Divine, Superfluous Beauty

Robinson Jeffers
Robinson Jeffers; drawing by David Levine

It wasn’t always so hard making sense of things. When it came to Big Truth it was all settled. There were plenty of little truths for the poets and everybody else to busy themselves with, but they did not have to start from scratch and explain the universe. Then all of a sudden it happened. The silence of the infinite spaces and their own souls made them quake. One may argue about the date when one could no longer formulate with any confidence what the Big Truth was, but already in the nineteenth century, poets as different as Whitman, Dickinson, and Mallarmé found themselves philosophically pretty much on their own. By the time the twentieth century rolled around, the search for a new knowledge of reality and for an authentic self were the burning issues addressed by numerous, otherwise battling poetic movements. While rejecting Christian belief, the not-so-secret ambition of many of these poets was to write a poem about the absolute in an age suspicious of absolutes, and get away with it.

The role of the reader underwent a change too. It was not just a well-turned poem one was expected to admire, but also the homespun metaphysics that came along with it. Given the intellectual ambition and the high stakes, the risk of making a complete fool of oneself was almost guaranteed. Still and all, was it really possible to pretend that the world had not changed, as the aesthetic and political conservatives continue to believe? I mention all this as a way of situating Robinson Jeffers and his work. He is of that same tribe, although his poetry and his own outlook on things ended up being unlike anyone else’s among his contemporaries.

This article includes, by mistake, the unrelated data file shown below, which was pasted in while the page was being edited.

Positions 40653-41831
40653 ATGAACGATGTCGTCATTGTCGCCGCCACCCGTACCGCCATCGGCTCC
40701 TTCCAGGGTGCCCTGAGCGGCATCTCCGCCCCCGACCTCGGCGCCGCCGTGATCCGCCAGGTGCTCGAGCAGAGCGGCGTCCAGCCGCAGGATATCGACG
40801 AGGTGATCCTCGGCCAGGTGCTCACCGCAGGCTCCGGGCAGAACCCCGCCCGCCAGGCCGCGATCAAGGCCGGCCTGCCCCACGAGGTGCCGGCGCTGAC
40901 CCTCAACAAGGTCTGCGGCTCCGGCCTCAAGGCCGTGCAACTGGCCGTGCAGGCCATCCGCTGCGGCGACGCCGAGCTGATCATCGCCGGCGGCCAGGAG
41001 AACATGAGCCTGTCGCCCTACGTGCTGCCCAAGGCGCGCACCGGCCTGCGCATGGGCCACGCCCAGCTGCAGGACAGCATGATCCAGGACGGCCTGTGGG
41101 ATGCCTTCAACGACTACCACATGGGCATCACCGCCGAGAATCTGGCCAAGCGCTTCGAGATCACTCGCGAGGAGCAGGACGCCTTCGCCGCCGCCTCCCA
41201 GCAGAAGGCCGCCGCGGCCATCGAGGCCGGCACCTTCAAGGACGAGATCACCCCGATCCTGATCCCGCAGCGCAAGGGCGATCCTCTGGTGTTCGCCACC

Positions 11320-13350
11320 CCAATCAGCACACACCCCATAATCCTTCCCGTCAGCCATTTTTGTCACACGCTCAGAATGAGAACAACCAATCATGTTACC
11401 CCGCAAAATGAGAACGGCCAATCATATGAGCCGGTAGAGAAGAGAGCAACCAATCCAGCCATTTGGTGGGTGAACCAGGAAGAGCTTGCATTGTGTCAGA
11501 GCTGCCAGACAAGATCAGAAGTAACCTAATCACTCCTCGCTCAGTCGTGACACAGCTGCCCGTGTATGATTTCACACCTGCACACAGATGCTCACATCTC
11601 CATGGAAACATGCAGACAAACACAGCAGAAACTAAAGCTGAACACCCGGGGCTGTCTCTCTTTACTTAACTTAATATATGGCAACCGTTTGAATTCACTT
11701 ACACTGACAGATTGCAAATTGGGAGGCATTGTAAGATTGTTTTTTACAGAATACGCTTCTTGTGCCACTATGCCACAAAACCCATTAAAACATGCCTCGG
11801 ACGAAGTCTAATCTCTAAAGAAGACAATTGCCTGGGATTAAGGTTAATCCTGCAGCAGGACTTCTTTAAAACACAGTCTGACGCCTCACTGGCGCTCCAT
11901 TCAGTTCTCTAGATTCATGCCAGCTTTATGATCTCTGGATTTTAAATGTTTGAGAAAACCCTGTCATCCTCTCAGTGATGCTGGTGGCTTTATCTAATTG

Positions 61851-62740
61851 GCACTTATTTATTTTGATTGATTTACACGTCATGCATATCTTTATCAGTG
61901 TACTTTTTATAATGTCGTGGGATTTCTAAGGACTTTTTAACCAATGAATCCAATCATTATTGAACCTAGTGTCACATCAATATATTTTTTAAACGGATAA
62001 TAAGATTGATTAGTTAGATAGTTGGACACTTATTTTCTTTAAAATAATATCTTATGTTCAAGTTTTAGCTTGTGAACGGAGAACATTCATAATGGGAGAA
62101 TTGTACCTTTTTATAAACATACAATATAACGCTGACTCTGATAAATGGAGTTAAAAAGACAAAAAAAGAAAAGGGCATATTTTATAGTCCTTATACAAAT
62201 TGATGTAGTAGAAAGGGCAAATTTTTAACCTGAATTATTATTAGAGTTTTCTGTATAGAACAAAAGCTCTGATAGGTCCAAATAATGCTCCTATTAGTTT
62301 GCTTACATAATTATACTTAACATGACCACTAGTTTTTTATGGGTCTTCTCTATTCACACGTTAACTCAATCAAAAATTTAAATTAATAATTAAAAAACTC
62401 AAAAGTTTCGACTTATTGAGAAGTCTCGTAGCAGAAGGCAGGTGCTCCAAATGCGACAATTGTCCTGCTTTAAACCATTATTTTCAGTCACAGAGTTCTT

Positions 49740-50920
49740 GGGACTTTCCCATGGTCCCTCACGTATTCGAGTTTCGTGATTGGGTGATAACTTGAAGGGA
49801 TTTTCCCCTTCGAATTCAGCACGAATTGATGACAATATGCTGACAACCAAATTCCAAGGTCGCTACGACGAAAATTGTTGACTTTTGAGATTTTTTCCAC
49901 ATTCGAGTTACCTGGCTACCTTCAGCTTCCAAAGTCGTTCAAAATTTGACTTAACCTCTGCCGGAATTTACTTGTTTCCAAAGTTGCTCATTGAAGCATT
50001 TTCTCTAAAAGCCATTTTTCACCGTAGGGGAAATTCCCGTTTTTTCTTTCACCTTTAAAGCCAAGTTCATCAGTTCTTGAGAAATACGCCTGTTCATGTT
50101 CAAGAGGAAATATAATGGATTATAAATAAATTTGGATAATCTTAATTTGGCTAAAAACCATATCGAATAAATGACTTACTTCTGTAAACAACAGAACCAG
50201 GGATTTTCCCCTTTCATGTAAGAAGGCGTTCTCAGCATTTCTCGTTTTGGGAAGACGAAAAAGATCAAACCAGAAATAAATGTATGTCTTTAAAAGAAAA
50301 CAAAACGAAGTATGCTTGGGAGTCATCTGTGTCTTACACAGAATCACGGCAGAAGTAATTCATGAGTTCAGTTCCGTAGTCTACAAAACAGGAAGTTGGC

Jeffers, who died in 1962 and is little read today, was the author of at least thirteen sizable collections of poetry. This in itself would not be particularly unusual except that, from the 1920s to the 1940s, he was reputed to be one of the greatest poetic voices this country ever produced and was compared to Shakespeare and Homer by critics who loathed modern poetry. After the Second World War, all that changed. Jeffers, who remained a firm isolationist throughout the conflict, began to be thought of as a right-winger of the lunatic fringe. The Double Axe and Other Poems came out in 1948 with a publisher’s preface disclaiming responsibility for the political views in the book. Not only was Jeffers accused of being a fascist sympathizer—which he was not—but he was also being discarded as a poet. No less an authority than Randall Jarrell thought his poems lacked the exactness and conciseness required of the best poetry. I myself don’t remember his name coming up much, if at all, in literary circles in the 1950s and 1960s. We all knew who he was since he was included in all the important anthologies, but his…

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